Having grown up in Manhattan, I know and understand winter. New York City has winter. January streets are dreary and gray and yellow cabs streaked with dirt soak pedestrians with the ubiquitous slush of water, drainage and dog shit. I loved winter in New York. I still remember standing over steamy manholes while chewing on a warm vendor pretzel.
Having left “the City” for SoCal during my teenage years, I learned to forget seasonal transitions. We traded in the mixed precipitation and windy streets for sunny days, comfortable nights, and climactic stability. Snow was that stuff in Big Bear and Arrowhead... it was in the mountains, if you could see through the smog. To the denizens of SoCal a seasonal transition was an excuse to buy a new car.
Today Tamy and I live in Minnesota...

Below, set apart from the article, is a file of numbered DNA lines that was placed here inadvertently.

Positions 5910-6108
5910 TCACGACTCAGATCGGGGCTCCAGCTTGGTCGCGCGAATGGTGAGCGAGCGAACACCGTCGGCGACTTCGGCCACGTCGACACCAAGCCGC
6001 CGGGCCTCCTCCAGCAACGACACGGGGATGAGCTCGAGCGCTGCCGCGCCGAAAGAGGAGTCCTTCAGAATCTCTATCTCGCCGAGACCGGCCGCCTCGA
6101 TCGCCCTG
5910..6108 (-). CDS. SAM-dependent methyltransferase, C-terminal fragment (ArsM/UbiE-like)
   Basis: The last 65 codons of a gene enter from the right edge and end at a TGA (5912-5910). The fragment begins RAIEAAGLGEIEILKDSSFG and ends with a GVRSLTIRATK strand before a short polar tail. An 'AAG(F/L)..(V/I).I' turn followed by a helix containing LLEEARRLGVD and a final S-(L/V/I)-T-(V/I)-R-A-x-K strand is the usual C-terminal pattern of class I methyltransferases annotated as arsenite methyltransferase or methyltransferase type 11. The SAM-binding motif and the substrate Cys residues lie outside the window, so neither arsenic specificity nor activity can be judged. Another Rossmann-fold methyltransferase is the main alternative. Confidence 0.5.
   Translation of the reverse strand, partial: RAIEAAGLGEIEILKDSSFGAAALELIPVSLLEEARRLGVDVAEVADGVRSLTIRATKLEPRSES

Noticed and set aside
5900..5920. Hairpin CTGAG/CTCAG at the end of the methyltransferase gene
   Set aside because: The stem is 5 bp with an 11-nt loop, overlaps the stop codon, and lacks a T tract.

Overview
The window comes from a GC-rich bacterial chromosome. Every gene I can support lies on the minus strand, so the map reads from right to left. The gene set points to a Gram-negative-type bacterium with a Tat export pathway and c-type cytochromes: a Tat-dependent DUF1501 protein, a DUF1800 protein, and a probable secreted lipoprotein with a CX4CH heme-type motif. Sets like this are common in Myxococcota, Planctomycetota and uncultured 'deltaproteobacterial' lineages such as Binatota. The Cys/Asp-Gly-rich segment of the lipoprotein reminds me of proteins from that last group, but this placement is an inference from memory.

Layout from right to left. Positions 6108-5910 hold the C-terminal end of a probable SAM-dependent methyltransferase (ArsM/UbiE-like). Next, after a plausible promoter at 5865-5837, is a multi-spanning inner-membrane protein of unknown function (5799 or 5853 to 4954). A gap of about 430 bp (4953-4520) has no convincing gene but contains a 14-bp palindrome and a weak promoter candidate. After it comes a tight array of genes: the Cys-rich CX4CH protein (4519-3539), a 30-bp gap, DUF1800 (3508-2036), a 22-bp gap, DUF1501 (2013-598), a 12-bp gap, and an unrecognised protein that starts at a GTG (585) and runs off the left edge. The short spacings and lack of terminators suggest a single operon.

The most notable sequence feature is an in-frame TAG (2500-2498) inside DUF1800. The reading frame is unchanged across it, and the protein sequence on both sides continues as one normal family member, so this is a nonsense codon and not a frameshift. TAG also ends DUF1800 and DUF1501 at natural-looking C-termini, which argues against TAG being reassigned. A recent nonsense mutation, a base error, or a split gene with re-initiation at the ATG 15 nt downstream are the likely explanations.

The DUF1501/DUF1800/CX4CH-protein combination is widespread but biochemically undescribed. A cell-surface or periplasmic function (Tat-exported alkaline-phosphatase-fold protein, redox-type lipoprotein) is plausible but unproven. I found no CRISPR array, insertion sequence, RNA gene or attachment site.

I thought I knew winter, but that was just a lie. On September 25th the temperature kissed 80 degrees, ten days later we struggle to hit 45. The cold is on its way and the landscape is beginning to change. We have entered the great transition. Fall in Minnesota is beautiful and painfully brief. Leaves begin to change in September and their delicate petioles cling to caring branches as relentless winds howl from the North. The locals who seem to trace their ancestry back to the dawn of humanity embrace the cold and treat it like a friend. It is no friend to us. We shiver and whine as the temperature dips... fall foreshadows and pain will follow.
As green is replaced by orange I try to capture one last moment of sanity. Our photographs are a record of what could be, and they are a reminder of better times. We are in the great transition and I’m afraid to sleep... winter may arrive tomorrow.
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